weal

1
[weel]

noun

well-being, prosperity, or happiness: the public weal; weal and woe.
Obsolete. wealth or riches.
Obsolete. the body politic; the state.

Origin of weal

1
before 900; Middle English wele, Old English wela; akin to well1

weal

2
[weel]

noun

Origin of weal

2
variant of wale1, with ea of wheal
Dictionary.com Unabridged Based on the Random House Unabridged Dictionary, © Random House, Inc. 2019


Examples from the Web for weal

Historical Examples of weal


British Dictionary definitions for weal

weal

1

noun

a raised mark on the surface of the body produced by a blowAlso called: wale, welt, wheal

Word Origin for weal

C19: variant of wale 1, influenced in form by wheal

weal

2

noun

archaic prosperity or wellbeing (now esp in the phrases the public weal, the common weal)
obsolete the state
obsolete wealth

Word Origin for weal

Old English wela; related to Old Saxon welo, Old High German wolo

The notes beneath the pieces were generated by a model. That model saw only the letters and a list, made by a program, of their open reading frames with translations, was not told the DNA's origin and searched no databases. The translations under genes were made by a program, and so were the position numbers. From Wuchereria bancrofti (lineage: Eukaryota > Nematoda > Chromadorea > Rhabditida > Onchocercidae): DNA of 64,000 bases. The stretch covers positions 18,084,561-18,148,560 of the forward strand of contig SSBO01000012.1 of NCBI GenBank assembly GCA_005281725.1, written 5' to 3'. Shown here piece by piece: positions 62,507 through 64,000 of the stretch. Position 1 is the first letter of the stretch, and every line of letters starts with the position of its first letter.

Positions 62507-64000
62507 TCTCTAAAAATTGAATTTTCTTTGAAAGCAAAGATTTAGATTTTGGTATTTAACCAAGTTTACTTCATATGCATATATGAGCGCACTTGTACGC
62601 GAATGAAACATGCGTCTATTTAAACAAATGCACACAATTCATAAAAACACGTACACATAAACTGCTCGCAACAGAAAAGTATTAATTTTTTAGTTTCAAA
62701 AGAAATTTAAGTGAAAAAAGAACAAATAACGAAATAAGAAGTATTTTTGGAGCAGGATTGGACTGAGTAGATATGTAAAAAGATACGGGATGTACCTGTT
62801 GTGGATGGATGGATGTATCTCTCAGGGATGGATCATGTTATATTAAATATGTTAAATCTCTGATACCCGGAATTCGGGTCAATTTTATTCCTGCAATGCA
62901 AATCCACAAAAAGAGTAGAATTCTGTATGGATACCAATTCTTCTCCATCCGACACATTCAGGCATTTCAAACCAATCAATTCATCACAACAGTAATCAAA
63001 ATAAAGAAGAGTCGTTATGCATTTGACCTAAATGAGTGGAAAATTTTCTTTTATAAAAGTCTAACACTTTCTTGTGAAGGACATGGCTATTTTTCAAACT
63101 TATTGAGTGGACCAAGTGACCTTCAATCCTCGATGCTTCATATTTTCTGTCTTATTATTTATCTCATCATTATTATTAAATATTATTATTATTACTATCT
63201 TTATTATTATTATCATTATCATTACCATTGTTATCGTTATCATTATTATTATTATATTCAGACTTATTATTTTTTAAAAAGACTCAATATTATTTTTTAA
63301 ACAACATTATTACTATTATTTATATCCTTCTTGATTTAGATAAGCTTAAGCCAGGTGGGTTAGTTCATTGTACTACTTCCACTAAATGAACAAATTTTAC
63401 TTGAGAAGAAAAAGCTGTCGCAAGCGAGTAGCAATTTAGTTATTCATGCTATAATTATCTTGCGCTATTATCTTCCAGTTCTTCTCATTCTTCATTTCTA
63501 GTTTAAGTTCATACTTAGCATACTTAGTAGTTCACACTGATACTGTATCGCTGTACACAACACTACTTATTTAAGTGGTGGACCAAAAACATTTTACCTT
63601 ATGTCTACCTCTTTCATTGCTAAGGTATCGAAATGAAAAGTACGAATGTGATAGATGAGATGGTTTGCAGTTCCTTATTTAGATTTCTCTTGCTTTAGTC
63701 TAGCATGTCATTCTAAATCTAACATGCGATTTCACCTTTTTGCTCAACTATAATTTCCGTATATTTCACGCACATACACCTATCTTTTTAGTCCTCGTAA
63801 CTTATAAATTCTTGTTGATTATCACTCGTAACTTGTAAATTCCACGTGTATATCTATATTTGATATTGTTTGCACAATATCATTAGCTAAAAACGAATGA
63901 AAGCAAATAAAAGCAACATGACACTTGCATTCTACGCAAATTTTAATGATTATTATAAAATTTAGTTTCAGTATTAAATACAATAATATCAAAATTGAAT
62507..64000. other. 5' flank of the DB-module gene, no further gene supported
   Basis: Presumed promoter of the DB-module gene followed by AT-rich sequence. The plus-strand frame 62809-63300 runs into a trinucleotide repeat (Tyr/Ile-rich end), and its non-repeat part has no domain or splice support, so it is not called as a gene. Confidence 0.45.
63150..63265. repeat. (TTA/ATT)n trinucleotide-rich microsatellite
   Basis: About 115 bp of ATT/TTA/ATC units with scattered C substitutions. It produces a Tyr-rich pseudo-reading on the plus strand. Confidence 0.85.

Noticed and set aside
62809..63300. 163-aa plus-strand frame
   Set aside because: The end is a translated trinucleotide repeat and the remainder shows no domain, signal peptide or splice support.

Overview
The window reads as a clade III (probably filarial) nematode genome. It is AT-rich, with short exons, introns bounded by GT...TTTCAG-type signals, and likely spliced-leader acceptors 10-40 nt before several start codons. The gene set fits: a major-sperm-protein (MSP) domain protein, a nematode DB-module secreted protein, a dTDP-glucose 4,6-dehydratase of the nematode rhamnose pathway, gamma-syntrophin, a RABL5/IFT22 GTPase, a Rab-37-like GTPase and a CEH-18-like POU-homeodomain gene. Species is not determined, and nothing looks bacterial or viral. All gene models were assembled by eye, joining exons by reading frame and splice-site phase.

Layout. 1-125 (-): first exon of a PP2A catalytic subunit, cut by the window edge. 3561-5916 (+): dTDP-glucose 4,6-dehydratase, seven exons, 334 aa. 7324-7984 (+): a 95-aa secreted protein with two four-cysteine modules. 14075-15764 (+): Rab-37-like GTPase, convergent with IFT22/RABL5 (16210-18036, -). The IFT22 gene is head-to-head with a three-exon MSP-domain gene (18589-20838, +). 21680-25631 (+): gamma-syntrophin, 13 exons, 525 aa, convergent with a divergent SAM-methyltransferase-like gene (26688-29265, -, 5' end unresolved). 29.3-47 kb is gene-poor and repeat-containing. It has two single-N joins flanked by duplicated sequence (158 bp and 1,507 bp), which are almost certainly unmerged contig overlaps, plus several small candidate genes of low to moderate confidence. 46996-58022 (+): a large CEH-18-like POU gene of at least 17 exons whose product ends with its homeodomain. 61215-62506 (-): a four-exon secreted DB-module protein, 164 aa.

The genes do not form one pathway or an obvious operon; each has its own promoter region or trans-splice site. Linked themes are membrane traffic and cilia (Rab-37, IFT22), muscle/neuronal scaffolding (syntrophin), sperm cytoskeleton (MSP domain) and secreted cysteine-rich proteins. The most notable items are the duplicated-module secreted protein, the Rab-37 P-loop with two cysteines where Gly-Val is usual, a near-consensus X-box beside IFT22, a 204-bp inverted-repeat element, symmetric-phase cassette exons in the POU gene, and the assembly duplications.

Collins English Dictionary - Complete & Unabridged 2012 Digital Edition © William Collins Sons & Co. Ltd. 1979, 1986 © HarperCollins Publishers 1998, 2000, 2003, 2005, 2006, 2007, 2009, 2012

Word Origin and History for weal
n.1

"well-being," Old English wela "wealth," in late Old English also "welfare, well-being," from West Germanic *welon, from PIE root *wel- "to wish, will" (see will (v.)). Related to well (adv.).

n.2

"raised mark on skin," 1821, alteration of wale (q.v.).

Online Etymology Dictionary, © 2010 Douglas Harper

weal in Medicine

weal

[wēl]

n.

A ridge on the flesh raised by a blow; a welt.
The American Heritage® Stedman's Medical Dictionary Copyright © 2002, 2001, 1995 by Houghton Mifflin Company. Published by Houghton Mifflin Company.